Prayer, worship lift unaccompanied migrant teens into shelters | lifestyles

By GIOVANNA DELL’ORTO – Associated Press

EL PASO, Texas (AP) — On all but three Sunday afternoons since last Easter, Bob Guerra — a Catholic deacon — has carefully packed his favorite crucifix, a Spanish-language Bible, hundreds of communion wafers in Ziploc bags, and other liturgical items into a plastic storage box .

He then tows it a few miles to Fort Bliss, an army base in the desert on the outskirts of El Paso, where he helps celebrate mass for hundreds of migrant teens being held in a massive tent camp.

This shelter and similar facilities in the Southwest were set up by the Biden administration and its predecessors to handle the influx of minors crossing the US-Mexico border without parents or legal guardians. For the faithful young people who host them, the clergy and volunteers who visit them bring comfort and healing through the sacraments.

“They pray with such devotion that you can see the tears rolling down their eyes,” Guerra says of the acts of faith of the teenagers he witnesses every Sunday after they have received Communion and knelt before a small cross. On Easter Sunday he plans to give them their own miniature crosses and biscuits baked by local nuns.

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Among the teenagers who prayed fervently at Fort Bliss during last year’s unprecedented arrival of unaccompanied children was Elena, then 15. She asked that she not be further identified because of the dangerous circumstances in which she fled Guatemala .

Elena told The AP that she’s been asking God for weeks to let her out of the shelter as soon as possible. Then, when other girls who were also being held became “heartbroken,” she prayed they would be released first. As the days went by, she began to worry that God might be “boring” with her requests and prayed for forgiveness.

What she supported for two months before her release was receiving the sacraments, including communion, which was distributed during a Mass celebrated by El Paso’s Catholic Bishop, Mark Seitz.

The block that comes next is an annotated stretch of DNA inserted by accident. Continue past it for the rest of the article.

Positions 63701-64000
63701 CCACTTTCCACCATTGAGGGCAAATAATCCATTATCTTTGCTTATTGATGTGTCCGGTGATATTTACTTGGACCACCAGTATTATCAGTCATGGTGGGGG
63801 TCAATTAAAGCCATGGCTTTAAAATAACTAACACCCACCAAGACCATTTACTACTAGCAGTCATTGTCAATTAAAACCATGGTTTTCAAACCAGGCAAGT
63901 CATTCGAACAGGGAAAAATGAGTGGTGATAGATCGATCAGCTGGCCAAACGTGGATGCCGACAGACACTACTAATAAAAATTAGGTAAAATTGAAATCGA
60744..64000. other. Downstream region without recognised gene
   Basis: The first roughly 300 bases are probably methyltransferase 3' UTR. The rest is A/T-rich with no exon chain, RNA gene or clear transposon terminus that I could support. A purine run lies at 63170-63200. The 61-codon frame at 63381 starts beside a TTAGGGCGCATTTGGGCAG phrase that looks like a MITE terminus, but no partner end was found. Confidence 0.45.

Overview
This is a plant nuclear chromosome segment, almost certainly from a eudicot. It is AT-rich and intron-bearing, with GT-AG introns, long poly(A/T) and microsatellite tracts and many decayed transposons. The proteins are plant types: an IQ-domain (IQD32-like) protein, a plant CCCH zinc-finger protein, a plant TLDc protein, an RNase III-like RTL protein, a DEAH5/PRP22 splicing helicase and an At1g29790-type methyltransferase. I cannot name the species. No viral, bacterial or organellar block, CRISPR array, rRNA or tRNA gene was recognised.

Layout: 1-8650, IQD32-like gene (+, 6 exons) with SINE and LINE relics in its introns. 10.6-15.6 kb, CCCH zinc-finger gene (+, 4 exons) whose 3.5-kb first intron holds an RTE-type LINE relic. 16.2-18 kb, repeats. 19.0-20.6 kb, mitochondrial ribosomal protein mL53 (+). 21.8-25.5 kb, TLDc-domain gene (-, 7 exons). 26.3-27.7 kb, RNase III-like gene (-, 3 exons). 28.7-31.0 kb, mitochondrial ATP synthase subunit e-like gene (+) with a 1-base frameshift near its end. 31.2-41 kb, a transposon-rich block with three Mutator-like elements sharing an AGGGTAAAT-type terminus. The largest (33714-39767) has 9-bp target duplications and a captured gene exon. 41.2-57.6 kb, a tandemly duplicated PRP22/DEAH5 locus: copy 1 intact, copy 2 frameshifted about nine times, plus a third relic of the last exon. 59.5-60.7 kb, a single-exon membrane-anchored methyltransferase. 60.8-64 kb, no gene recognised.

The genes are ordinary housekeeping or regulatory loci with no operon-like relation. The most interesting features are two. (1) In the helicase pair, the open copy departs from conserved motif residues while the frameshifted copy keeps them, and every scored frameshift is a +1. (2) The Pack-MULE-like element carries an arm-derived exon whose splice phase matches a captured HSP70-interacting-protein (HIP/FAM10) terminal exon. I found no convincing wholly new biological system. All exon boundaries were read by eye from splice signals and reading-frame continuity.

“When it arrived, you could feel like a peace, something that comforts you, something that you need,” Elena recalled during this Holy Week celebration, which she is celebrating with relatives far from El Paso. “God was with us to endure so many days without family.”

At the shelter, she was so grateful for the mass she attended with her mother in Guatemala that she braided a friendship bracelet to Seitz, who wears several on his right wrist.

“They have this belief that if anything, they’ve gotten even stronger on their journey,” Seitz said of the hundreds of teenagers he’s ministered to at Fort Bliss since Easter.

Most Sundays, Rev. Rafael García, pastor of Sacred Heart Parish, four blocks from the border in downtown El Paso, celebrates Mass there, as he has done in various homes for the past five years.

“All of us who leave find that we ourselves have been transformed,” says the Jesuit priest. “Not everyone comes (to Mass), but those who do are people of very strong faith.”

Suddenly and often tragically separated from their lands and the families who raised them, “their only strength is prayer,” said Rev. Jose de la Cruz Longoria, pastor at five Catholic communities in the Pecos, Texas area , who takes care of young people in the home there. “So it’s about showing them in Mass that He’s a God who loves and forgives.”

In murmured prayers in Spanish and indigenous languages ​​at makeshift altars, children in shelters — most of them 12- to 17-year-olds from Central America — plead for God’s help in their lonely, uncertain journey and for the loved ones they left behind.

“They pray for their friends who are lost along the way and that their family members may accept and love them,” says Dominga Villegas, who helped organize Palm Sunday mass with palm fronds for more than 200 teens at the Pecos home.